Borrowing an animal is a low-commitment stepping stone to owning one
Colin, avobe, and Brendan Neary , below, were enthusiastic pet owners—at first. Photo by Kathleen Seiler Neary
On day 3 of my family’s experiment in owning—renting, actually—two chicks, I could tell where things were headed. My sons, Colin, 10, and Brendan, 6, had pretty much forgotten that we had a pair of fuzzy pets to keep alive, and my husband and I were the ones trudging to the box in the basement to fill the food and water dishes and occasionally sprinkle in some fresh bedding. The chicks were getting bigger, a little less adorable and a lot smellier. My kids had basically abandoned their responsibilities.
To be fair, my 10-year-old really wants a dog, not farm fowl. He reminds us of this almost daily, but my husband and I aren’t ready to take that leap. There’s so much to consider: Who’s going to walk him? How much will vet visits cost? What if the dog chews up our shoes and damages our furniture? I have neighbors who fostered a cat when they were thinking about adopting one, just to see what it would be like, and then sent him back to the rescue group when they realized he wasn’t a good fit. I thought a trial run would give us a glimpse of what we might be committing to.
When I saw that Rocklands Farm in Poolesville offers a chick rental program in the spring ($30 for two chicks and their supplies), it seemed like a good opportunity to show the boys what it’s like to have a pet without really owning one. We’d return the chicks after a week, and they eventually would be sold as chicken to eat. I don’t think we’ll ever own chickens—we have a few friends who do—but we could handle one week.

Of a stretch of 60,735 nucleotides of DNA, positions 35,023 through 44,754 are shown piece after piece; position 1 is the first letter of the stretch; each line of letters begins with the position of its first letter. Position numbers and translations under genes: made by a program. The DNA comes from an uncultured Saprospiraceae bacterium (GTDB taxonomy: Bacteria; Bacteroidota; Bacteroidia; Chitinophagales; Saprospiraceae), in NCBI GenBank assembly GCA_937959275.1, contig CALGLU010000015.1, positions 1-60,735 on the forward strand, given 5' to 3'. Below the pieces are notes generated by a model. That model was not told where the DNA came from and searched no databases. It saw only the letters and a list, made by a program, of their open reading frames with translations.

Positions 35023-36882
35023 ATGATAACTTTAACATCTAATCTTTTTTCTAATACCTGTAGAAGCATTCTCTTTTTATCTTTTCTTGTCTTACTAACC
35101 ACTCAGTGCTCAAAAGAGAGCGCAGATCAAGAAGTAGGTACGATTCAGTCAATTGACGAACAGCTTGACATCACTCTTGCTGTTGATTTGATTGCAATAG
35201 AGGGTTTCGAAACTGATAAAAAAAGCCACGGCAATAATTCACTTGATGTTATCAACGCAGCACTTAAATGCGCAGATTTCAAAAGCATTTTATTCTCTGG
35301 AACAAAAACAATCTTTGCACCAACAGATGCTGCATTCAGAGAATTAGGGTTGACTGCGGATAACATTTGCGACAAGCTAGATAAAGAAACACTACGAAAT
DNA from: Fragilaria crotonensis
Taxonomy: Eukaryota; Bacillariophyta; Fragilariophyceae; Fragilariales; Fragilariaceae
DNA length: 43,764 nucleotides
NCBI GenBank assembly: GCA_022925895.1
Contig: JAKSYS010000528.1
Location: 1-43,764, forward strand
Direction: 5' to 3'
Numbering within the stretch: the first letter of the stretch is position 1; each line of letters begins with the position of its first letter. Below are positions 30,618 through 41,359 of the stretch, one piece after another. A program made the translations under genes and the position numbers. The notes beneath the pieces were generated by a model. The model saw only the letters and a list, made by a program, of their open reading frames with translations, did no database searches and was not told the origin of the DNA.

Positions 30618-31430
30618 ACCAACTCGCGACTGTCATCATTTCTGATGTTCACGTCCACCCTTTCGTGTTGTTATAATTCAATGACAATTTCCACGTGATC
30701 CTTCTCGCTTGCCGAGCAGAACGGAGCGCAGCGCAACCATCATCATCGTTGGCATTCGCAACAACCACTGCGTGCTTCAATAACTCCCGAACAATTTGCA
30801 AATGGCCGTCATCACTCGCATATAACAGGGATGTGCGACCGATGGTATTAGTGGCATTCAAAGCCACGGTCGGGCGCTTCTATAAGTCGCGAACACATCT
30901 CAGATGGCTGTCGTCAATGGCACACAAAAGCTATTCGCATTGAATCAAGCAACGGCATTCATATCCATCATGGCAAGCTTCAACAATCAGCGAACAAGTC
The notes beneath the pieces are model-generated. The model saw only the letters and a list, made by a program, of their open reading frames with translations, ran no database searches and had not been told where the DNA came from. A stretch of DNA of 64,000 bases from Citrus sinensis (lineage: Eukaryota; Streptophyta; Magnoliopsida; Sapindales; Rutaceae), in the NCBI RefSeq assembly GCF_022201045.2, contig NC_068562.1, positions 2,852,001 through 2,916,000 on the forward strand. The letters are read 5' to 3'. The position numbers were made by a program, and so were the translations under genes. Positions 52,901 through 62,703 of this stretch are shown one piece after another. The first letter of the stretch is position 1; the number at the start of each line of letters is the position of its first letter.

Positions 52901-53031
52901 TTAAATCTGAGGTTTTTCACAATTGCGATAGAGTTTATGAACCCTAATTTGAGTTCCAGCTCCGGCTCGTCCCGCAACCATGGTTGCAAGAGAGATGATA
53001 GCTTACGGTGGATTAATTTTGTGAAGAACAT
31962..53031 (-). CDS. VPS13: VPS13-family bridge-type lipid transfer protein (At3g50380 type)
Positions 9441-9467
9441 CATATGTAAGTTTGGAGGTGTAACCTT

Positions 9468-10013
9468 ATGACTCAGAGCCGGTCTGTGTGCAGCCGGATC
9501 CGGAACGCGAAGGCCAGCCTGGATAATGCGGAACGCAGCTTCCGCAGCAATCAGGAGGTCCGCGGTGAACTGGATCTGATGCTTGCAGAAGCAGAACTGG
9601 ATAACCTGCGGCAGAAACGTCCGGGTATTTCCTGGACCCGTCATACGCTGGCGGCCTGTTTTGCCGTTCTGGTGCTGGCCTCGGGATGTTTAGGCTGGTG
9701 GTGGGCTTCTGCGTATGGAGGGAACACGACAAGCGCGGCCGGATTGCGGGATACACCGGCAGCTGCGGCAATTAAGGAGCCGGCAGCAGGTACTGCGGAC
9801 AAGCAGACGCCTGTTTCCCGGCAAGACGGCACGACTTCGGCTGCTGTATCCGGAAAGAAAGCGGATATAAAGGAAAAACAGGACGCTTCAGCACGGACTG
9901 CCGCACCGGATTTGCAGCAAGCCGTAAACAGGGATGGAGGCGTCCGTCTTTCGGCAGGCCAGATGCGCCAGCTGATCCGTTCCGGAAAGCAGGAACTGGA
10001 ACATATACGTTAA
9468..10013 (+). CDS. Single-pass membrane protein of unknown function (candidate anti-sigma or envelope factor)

As far as pets go, the chicks were fairly low maintenance, yet their care became one more thing on the adult to-do list—whether it was reminding (veering into nagging) the kids to feed the chicks in the morning or simply doing it ourselves. At first, the boys wanted to hold the chicks (Brendan a little too tightly), fill up their bowls, get the lamp over their box just right and show them off to their friends. But as the days passed, so did their interest in going to the laundry room to see what the chicks needed. “Can you please do it?” Colin would ask. Brendan treated them more like one of his toys—played with when they’re right in front of him, forgotten when they’re not. The onus was mostly on me, which meant more work and worry at a time when I’m looking to simplify life, not complicate it.
When we drove the chicks back to Rocklands Farm, the boys were sad to see them go, but there were no tears. “Now can we get a dog?” Colin asked as we pulled away from the farm. I keep telling myself that the chicks were tucked away in the basement—out of sight, out of mind—and that a dog’s needs would be much harder for the boys to ignore. I’ve realized that what we really need to do is rent a dog. So next up is a weekend stay at our house for my aunt and uncle’s Portuguese water dog, Harper. We’ll see how Brendan and Colin do with feeding the dog, holding the leash tightly and—the part I know they are least looking forward to—picking up after Harper on walks.
Associate Editor Kathleen Seiler Neary can be reached at firstname.lastname@example.org.